• One big no-show at the Bankers Hill meeting was Uptown Planners chair Leo Wilson, who has vowed to stop the bike lanes from being built because they take away an (unnecessary) lane of auto traffic.  He’ll attempt to use an environmental quality review to do so – by Wilson’s logic, cars are better for the environment than bikes (yet another reason why Wilson needs to go). Eventually these “buffered” lanes will be replaced with a cycle track behind parked cars as part of the SANDAG Uptown Bike corridor.
    • While Uptown Planners continue to put autos at the top of their transit priority pyramid, one need only look to the Downtown Partnership for a more balanced view (I recall seeing a version of this graphic on their site but can’t find it now):
      transit pyramidCheck out the multitude of bike lane options they’re proposing in their downtown network alternative questionnaire. Give your feedback on which streets should get lanes, and what type, along with potential one-way to two-way street conversions.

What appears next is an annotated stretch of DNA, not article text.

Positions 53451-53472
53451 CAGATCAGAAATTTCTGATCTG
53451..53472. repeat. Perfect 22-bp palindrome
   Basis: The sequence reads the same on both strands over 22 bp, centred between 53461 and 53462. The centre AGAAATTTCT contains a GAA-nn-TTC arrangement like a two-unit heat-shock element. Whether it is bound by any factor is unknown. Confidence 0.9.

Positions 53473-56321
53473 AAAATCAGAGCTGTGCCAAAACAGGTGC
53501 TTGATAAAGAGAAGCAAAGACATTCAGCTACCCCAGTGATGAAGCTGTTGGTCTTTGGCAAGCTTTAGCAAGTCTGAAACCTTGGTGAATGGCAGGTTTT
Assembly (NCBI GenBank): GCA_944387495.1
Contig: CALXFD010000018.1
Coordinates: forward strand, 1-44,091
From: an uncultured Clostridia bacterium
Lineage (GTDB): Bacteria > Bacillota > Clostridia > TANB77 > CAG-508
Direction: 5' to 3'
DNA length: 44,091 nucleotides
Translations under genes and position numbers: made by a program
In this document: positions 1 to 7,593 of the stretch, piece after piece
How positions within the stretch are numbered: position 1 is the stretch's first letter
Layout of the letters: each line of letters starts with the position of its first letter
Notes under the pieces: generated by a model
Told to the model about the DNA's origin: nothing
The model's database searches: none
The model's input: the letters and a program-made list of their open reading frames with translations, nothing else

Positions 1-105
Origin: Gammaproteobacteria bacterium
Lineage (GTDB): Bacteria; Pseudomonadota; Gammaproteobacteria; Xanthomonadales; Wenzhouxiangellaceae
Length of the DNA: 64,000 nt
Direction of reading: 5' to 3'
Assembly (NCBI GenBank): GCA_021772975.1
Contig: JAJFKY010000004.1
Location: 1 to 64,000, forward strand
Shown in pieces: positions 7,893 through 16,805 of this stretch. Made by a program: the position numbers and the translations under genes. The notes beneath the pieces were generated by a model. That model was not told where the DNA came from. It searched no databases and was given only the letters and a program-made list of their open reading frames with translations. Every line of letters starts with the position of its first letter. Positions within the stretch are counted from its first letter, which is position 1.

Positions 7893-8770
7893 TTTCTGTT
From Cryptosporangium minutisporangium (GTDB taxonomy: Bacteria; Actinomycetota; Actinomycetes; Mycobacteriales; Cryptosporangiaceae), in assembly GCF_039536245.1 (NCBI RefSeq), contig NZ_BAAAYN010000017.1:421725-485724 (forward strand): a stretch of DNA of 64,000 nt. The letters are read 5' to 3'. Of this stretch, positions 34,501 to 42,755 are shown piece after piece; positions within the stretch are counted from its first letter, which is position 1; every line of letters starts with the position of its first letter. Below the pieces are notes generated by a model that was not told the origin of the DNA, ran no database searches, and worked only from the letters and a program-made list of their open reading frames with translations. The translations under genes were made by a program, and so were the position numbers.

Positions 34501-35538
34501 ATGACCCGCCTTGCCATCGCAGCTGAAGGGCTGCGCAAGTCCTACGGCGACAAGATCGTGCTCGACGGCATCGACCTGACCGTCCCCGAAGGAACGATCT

• Up at UCSD, construction begins next month on the I-5/Genesee Ave improvements, which includes a “a Class 1 bicycle and pedestrian facility –a dedicated path for the exclusive use of bicyclists and pedestrians. This path will provide links to transportation, employment centers, hospitals and the campus. At UC San Diego, this dedicated path will run east of the Campus Services Complex and will be accessed at the Gilman Drive/Voigt Drive intersection. It will extend to the Sorrento Valley Coaster Station north of campus.”